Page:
Twatty came to a decision. If a canine movement could be described as a handbrake turn he achieved one with remarkable efficiency. Mrs The Jules, her vim levels high, actually looked mildly disappointed at the peaceful resolution she had managed to create and, after reversing away in a tactical retreat that would have made any Italian proud, we carried on our journey.

"Nice." I told her, as I checked my troos for damage.
"We have to go back this way though." she said, and spent the next two hours of the walk choosing a more aerodynamic set of rocks to take back down the hill.

Sadly for her throwing arm though, the return journey was free of violence. Twatty and the pack saw Mrs The Jules, missile ready for launch, and decided they weren't that interested in the road anyway. I swear if dogs had the lips for it, they would've whistled nonchalantly.

So, a few lessons learned here, I reckon. Even though dogs are highly intelligent, social hunters, they are no match for constructed weapons, and even the most non-violent of humans has an intrinsic aptitude for that.The biggest stick usually wins.

Also, Twatty and The Pack would be a great band name.



10 comments:

  1. Wow ... all's well that ends well, but I would have been terrified, what with all the publicity about dog attacks in the news the last few years. Some owners train their dogs to take no prisoners. And some owners let their dogs run in packs. Stupid animals. By which I mean the owners.

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    1. You're absolutely right, Jenny. Mrs The Jules says she WAS pretty scared, and I did have a look for their owner so I could indulge in a spot of lambasting, but the place was deserted.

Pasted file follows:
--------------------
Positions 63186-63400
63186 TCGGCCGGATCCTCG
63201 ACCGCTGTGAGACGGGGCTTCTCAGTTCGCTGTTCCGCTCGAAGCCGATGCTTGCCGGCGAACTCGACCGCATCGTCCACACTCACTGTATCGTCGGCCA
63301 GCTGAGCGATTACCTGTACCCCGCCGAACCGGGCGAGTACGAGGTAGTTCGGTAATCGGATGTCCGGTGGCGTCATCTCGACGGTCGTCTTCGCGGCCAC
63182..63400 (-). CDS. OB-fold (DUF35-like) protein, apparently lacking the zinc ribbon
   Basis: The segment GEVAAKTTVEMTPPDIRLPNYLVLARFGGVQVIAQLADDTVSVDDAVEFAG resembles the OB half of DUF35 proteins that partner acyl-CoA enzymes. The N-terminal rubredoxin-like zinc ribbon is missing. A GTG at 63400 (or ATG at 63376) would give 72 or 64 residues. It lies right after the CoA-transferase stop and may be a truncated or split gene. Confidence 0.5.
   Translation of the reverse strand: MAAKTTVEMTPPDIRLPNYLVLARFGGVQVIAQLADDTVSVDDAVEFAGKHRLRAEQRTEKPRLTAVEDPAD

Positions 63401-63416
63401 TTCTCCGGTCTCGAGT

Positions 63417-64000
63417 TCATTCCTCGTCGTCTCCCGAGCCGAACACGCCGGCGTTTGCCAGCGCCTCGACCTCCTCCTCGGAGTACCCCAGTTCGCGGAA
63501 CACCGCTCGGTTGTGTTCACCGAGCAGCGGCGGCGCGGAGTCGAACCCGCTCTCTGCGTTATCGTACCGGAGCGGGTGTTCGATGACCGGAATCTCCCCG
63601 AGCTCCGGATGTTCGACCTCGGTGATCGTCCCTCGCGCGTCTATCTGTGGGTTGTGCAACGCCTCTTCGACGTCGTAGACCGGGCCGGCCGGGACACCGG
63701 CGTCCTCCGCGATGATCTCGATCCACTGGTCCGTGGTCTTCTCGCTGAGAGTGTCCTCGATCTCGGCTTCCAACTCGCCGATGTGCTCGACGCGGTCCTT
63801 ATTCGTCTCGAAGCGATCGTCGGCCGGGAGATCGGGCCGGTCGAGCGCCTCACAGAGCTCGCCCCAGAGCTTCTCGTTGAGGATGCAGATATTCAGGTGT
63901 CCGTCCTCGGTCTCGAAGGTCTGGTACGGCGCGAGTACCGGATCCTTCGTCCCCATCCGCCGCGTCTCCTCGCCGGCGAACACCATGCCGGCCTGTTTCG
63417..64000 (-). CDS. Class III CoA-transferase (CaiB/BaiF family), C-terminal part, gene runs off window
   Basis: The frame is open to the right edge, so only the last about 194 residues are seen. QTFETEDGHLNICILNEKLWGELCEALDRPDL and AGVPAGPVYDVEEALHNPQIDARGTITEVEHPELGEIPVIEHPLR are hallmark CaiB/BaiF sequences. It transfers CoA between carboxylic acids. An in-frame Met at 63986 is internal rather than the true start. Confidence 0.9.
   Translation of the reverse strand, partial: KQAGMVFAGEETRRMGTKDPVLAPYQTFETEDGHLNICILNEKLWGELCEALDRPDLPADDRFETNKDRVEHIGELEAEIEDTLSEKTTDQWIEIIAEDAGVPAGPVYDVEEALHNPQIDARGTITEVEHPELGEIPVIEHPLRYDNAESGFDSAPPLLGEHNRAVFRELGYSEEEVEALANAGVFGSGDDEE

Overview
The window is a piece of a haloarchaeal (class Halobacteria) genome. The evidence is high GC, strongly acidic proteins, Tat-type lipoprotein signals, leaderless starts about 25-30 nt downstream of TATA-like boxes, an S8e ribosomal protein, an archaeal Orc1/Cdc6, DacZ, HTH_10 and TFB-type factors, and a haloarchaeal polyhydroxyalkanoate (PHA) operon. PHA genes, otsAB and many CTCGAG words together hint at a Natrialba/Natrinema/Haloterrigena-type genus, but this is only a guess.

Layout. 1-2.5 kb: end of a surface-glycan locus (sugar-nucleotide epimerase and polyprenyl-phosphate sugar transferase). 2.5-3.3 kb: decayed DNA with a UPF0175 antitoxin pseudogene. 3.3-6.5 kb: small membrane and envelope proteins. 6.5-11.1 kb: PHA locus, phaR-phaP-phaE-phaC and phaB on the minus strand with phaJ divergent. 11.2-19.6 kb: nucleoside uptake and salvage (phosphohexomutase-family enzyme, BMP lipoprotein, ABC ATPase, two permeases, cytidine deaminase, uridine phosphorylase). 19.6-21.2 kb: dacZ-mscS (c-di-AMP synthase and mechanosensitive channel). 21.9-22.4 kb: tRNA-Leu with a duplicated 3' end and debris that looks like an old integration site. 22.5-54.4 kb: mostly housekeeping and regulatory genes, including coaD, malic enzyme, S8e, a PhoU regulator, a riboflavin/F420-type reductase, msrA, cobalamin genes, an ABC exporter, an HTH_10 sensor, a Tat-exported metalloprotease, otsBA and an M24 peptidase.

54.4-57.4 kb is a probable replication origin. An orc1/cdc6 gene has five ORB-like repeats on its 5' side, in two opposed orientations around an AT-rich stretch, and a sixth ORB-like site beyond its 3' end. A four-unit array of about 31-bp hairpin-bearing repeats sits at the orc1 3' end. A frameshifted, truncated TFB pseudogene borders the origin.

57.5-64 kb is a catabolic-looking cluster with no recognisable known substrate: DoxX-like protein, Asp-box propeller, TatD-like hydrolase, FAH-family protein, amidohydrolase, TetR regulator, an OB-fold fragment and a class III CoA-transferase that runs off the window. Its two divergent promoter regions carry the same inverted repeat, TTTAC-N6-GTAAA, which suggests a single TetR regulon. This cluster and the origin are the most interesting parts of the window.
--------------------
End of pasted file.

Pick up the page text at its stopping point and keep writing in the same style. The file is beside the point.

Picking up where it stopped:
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  2. I love your writing on this! So many hilarious lines. I would have been scared though. Your wife is a hero.

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    1. Ta very much. I'm sure she'd agree!

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  3. Saw Twatty and The Pack in the 80s.

    I don't remember it.

    Will have the image of a pack of whistling, nonchalant dogs in my head for most of the day, I imagine. Thank you.

    Pearl

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    Replies
    1. Ha! I expect they're still touring, marking their territory as they go.

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  4. Good to know The Stones saw off Twatty and the Pack

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  5. Still effective after all these years!

    We did get some satisfaction though.

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  7. I am extremely impressed along with your writing abilities, Thanks for this great share.

    ReplyDelete